By Vincent Dorrington
From the late 1870s the new craze of lawn tennis swept across Britain. The Wimbledon championships were born in 1877.
“Anyone for tennis?” could be heard everywhere from those with the leisure time to enjoy the game.
By 1883 the tennis craze had made its way to Huddersfield when ‘The Moorlands Lawn Tennis Club’ was formed in Coal Pit Lane, Mount. This was the first lawn tennis club in Huddersfield.
Club minutes dating back to 1883 reveal the origins of ‘The Moorlands.’ They tell of how young Edgar Gledhill and his sister Lillian, of the Woodlands, Lindley Moor Road, asked Hirst Ainley to found a tennis club in Mount/Outlane.
At the time Hirst Ainley was the co-owner of the Wappy Spring Inn and Brewery. He was fit, young and eager to become involved.
Mr Ainley was the leading social light in Mount and seemed the obvious choice to turn the idea of playing tennis in the area into a reality.
A committee, with eight members, was formed after numerous meetings at the Woodlands. Hirst Ainley was made president of the new tennis club.
A constitution with membership terms was drawn up. Members were to pay a yearly five shilling subscription – a tidy sum that only the well to do could afford.
The treasurer and secretary were authorised to buy a net, posts, six balls and four racquets – things seemed to be moving at a pace.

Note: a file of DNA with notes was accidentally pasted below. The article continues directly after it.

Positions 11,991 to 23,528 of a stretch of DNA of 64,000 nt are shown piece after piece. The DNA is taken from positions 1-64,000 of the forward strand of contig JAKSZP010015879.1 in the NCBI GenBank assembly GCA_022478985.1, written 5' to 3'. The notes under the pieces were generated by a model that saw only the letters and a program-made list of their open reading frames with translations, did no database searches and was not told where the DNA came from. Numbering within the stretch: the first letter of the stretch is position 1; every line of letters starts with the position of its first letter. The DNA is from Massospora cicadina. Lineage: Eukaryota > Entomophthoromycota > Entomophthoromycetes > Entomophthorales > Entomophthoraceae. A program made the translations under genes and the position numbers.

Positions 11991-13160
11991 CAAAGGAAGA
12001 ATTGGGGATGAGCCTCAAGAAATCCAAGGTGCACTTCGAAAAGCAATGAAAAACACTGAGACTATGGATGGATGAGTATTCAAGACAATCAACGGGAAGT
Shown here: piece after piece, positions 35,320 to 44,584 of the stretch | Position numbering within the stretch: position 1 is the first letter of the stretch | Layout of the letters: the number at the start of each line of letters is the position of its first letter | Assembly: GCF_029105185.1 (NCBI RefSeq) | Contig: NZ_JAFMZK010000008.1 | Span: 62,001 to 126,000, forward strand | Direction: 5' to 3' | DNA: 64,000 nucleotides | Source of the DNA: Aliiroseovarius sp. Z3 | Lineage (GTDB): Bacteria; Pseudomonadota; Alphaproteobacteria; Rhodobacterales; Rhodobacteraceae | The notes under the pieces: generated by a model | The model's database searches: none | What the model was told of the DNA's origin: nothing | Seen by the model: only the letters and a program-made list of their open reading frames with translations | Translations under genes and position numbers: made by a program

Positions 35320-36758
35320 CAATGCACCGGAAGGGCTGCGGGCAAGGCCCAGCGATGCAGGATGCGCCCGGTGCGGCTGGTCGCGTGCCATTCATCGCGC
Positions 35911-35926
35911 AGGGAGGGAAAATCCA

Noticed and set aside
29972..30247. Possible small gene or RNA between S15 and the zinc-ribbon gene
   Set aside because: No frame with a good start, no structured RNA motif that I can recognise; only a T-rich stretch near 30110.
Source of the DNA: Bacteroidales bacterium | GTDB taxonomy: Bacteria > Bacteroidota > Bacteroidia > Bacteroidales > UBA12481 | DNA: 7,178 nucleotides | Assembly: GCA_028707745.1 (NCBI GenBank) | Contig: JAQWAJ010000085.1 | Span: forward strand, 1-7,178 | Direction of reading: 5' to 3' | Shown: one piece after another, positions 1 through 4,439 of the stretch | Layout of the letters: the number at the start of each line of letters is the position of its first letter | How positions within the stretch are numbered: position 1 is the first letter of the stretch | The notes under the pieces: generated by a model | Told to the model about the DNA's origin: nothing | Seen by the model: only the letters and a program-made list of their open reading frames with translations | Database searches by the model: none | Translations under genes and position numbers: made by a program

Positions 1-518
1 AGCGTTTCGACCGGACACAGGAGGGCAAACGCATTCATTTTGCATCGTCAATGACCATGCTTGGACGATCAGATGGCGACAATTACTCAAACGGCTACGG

To celebrate this auspicious start, Edgar Gledhill’s father allowed a celebratory tennis match to be played on his grounds of the Woodlands mansion.
A cottage in the Woodlands yard acted as both a changing room and a place to store all the tennis equipment.
Committee member Mr F. Gee was instructed to lease a field, at a price of £3 a year on Coal Pit Lane. He had to level the ground so that tennis was possible.
Mr Gee also had to provide a hut for storing playing materials on the grounds. Later this became the main tennis pavilion.
The tennis club was to be called ‘The Moorland’s Lawn Tennis Club’ but the popular name given to it was ‘The Moorlands.’
Other areas of Huddersfield quickly followed the example of ‘The Moorlands.’ All clubs became affiliated to the Yorkshire Lawn Tennis Association.
At first players had to live within one mile of the club premises to be able to play for their local tennis club. Any people who were caught trying to play on Sundays were excluded from all tennis clubs.
Lawn tennis in the late 1800s and early 1900s was rather different from the tennis of today. Many croquet clubs adapted their manicured lawns for tennis courts.
‘The Moorlands’ was known to have two good grassed tennis courts. Early nets were 5ft high at the posts and 3ft high in the middle.
Serves had to be underhand at first. Matches were called ‘rubbers’ and the best of three sets won the match/rubber.
The total number of sets and games played by the competing teams was also recorded. Sometimes a losing team in rubbers had won more games in total.
Match days had a genteel appeal to them with a tea being provided after games. Prizes were then given out for best lady, best man and second best lady and man.
Pride of place was given over to the annual garden parties when couples from outside the Mount area were invited to enjoy the celebrations and take part in mixed tennis games.